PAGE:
Quantum Black Holes in the Sky: from Quantum Gravity to Astrophysics and Cosmology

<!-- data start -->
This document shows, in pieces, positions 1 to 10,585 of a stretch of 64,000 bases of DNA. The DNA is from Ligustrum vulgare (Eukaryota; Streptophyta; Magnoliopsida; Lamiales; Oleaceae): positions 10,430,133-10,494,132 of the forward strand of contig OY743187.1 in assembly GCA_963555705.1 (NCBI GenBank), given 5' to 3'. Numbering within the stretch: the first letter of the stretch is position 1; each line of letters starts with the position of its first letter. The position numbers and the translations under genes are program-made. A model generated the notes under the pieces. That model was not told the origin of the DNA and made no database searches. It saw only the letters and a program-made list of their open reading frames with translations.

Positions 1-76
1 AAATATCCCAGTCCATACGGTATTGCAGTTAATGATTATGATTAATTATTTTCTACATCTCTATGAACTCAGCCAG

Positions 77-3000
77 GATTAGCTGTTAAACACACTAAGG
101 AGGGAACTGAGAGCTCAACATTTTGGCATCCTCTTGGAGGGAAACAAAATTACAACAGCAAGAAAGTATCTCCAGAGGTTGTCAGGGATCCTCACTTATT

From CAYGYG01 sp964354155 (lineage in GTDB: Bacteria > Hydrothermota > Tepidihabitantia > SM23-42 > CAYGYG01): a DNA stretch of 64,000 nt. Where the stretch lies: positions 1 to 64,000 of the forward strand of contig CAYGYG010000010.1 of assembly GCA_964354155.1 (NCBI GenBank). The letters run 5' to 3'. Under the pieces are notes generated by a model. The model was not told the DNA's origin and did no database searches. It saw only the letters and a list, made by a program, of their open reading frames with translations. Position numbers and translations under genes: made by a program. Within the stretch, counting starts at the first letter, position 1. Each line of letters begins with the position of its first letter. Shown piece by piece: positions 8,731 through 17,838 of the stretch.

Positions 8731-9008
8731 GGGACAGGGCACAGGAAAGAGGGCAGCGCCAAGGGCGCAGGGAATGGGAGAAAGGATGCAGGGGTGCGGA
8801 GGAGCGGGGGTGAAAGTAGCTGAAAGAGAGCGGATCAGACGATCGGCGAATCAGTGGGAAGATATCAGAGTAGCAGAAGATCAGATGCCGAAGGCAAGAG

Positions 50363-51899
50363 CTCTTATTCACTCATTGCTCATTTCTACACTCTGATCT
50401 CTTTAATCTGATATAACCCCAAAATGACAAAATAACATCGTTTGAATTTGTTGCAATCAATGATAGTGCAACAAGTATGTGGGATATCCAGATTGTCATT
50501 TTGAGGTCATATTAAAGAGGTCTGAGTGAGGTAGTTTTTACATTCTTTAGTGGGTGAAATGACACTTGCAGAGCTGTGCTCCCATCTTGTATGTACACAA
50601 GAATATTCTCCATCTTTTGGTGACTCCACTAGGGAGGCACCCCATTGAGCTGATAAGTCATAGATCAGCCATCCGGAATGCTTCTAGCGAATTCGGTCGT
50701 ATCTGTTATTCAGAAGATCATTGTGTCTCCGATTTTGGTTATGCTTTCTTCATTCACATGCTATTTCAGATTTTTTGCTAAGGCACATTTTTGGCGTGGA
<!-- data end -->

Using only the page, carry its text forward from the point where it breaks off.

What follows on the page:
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In classical General Relativity (GR), an observer falling into an astrophysical black hole (BH) is not expected to experience anything dramatic as she crosses the event horizon. However, tentative resolutions to problems in quantum gravity, such as the cosmological constant problem or the black hole information paradox, invoke significant departures from classicality in the vicinity of the horizon. I outline theoretical and phenomenological arguments for these departures. I will then discuss the tentative observational evidence for Planck-scale structure near BH horizons, seen as "echoes" in LIGO gravitational wave observations,  which has now been found by three independent groups. Finally, I present preliminary analysis which strongly suggest formation of a highly spinning black hole within 0.5 second of GW170817 binary neutron star merger, based on prominent echoes in the LIGO strain data.